840 E.g., Old Wayne Life Ass'n v. McDonough, 204 U.S. 8 (1907); Simon v. Southern Railway, 236 U.S. 115, 129-130 (1915); Green v. Chicago, B. & Q. Ry., 205 U.S. 530 (1907); Rosenberg Co. v. Curtis Brown Co., 260 U.S. 516 (1923); Davis v. Farmers Co-operative Co., 262 U.S. 312 (1923); Helicopteros Nacionales de Colombia v. Hall, 466 U.S. 408 (1984). Continuous operations were sometimes sufficiently substantial and of a nature to warrant assertions of jurisdiction. St. Louis S. W. Ry. v. Alexander, 227 U.S. 218 (1913).

841 Robert Mitchell Furn. Co. v. Selden Breck Constr. Co., 257 U.S. 213 (1921): Chipman, Ltd. v. Thomas B. Jeffery Co., 251 U.S. 373, 379 (1920). On a consent theory, jurisdiction would continue. Washington ex rel. Bond & Goodwin & Tucker v. Superior Court, 289 U.S. 361, 364 (1933).

842 Solicitation of business alone was inadequate to constitute "doing business," Green v. Chicago, B. & Q. Ry., 205 U.S. 530 (1907), but when connected with other activities would suffice to confer jurisdiction. International Harvester Co. v. Kentucky, 234 U.S. 579 (1914). See the survey of cases by Judge Hand in Hutchinson v. Chase and Gilbert, 45 F.2d 139, 141-42 (2d Cir. 1930).

843 E.g., Goldey v. Morning News, 156 U.S. 518 (1895); Conley v. Mathieson Alkali Works, 190 U.S. 406 (1903); Riverside Mills v. Menefee, 237 U.S. 189, 195 (1915). But see Connecticut Mutual Life Ins. Co. v. Spratley, 172 U.S. 602 (1899).

The rationales and premises of these cases were swept away in International Shoe Co. v. Washington,844 although the results in many of them would stand on the basis of the case's "minimum contacts" analysis. International Shoe, an out-of-state corporation, had not been issued a license to do business in Washington State, but it systematically and continuously employed a sales force of Washington residents to solicit therein, and thus was held amenable to suit in Washington for unpaid unemployment compensation contributions for such salesmen. A notice of assessment was served personally upon one of the local sales solicitors, and a copy of the assessment was sent by registered mail to the corporation's principal office in Missouri, and this was deemed sufficient to ap-prize the corporation of the proceeding.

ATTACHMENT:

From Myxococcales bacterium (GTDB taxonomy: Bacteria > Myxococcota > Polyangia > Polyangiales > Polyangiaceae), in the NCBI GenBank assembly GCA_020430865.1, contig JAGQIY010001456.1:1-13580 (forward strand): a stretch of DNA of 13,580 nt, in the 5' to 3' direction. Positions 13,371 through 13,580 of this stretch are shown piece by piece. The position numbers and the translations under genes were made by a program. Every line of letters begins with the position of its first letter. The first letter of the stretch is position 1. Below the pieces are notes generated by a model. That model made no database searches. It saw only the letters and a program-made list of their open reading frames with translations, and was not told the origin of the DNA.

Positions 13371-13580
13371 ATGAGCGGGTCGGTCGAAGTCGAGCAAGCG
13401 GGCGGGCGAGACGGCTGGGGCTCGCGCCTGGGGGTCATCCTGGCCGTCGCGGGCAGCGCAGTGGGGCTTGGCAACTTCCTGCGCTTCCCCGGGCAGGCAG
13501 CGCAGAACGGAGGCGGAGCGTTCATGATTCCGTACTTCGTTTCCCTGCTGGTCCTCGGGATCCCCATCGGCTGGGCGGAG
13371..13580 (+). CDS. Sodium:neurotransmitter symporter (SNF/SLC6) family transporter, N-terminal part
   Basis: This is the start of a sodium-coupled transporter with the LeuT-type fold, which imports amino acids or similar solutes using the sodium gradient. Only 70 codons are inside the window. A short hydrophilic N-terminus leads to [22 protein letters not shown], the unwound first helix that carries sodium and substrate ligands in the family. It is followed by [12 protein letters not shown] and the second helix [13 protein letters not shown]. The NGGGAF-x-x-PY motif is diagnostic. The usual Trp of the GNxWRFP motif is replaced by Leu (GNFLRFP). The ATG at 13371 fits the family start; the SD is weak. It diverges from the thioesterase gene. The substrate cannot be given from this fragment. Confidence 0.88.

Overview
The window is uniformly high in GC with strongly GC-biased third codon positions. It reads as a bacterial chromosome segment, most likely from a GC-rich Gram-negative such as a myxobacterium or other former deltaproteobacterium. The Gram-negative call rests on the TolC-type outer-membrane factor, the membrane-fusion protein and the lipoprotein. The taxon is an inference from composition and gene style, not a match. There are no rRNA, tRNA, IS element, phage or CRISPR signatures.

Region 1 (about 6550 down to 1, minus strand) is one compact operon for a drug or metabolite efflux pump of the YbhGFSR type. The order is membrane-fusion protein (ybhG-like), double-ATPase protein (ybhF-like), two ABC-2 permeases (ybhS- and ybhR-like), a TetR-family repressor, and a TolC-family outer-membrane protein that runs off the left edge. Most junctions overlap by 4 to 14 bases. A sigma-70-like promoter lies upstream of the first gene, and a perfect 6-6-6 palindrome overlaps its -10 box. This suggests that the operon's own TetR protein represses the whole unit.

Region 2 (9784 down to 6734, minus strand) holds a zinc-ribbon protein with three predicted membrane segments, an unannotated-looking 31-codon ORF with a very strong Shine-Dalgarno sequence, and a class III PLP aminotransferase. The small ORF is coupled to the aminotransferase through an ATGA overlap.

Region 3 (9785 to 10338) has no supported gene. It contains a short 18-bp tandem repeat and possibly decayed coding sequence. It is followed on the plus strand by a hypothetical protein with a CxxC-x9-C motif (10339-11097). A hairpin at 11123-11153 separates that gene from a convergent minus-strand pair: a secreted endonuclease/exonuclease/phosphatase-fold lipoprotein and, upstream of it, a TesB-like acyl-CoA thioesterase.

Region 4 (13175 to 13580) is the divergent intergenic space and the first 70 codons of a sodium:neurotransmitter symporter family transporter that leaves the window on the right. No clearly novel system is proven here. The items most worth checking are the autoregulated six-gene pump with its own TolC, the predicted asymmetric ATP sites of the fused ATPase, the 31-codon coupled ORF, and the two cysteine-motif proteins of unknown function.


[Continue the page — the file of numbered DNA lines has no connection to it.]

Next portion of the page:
To reach this conclusion the Court not only overturned prior holdings to the effect that mere solicitation of business does not constitute a sufficient contact to subject a foreign corporation to a State's jurisdiction,845 but also rejected the "presence" test as begging the question to be decided. "The terms 'present' or 'presence,"' according to Chief Justice Stone, "are used merely to symbolize those activities of the corporation's agent within the State which courts will deem to be sufficient to satisfy the demands of due process… Those demands may be met by such contacts of the corporation with the State of the forum as make it reasonable, in the context of our federal system . . . , to require the corporation to defend the particular suit which is brought there; [and] . . . that the maintenance of the suit does not offend 'traditional notions of fair play and substantial justice'… An 'estimate of the inconveniences' which would result to the corporation from a trial away from its 'home' or principal place of business is relevant in this connection."846 As to the scope of application to be accorded this "fair play and substantial justice" doctrine, the Court concluded that "so far as . . . [corporate] obligations arise out of or are connected with activities within the State, a procedure which requires the corporation to respond to a suit brought to enforce them can, in most instances, hardly be said to be undue."847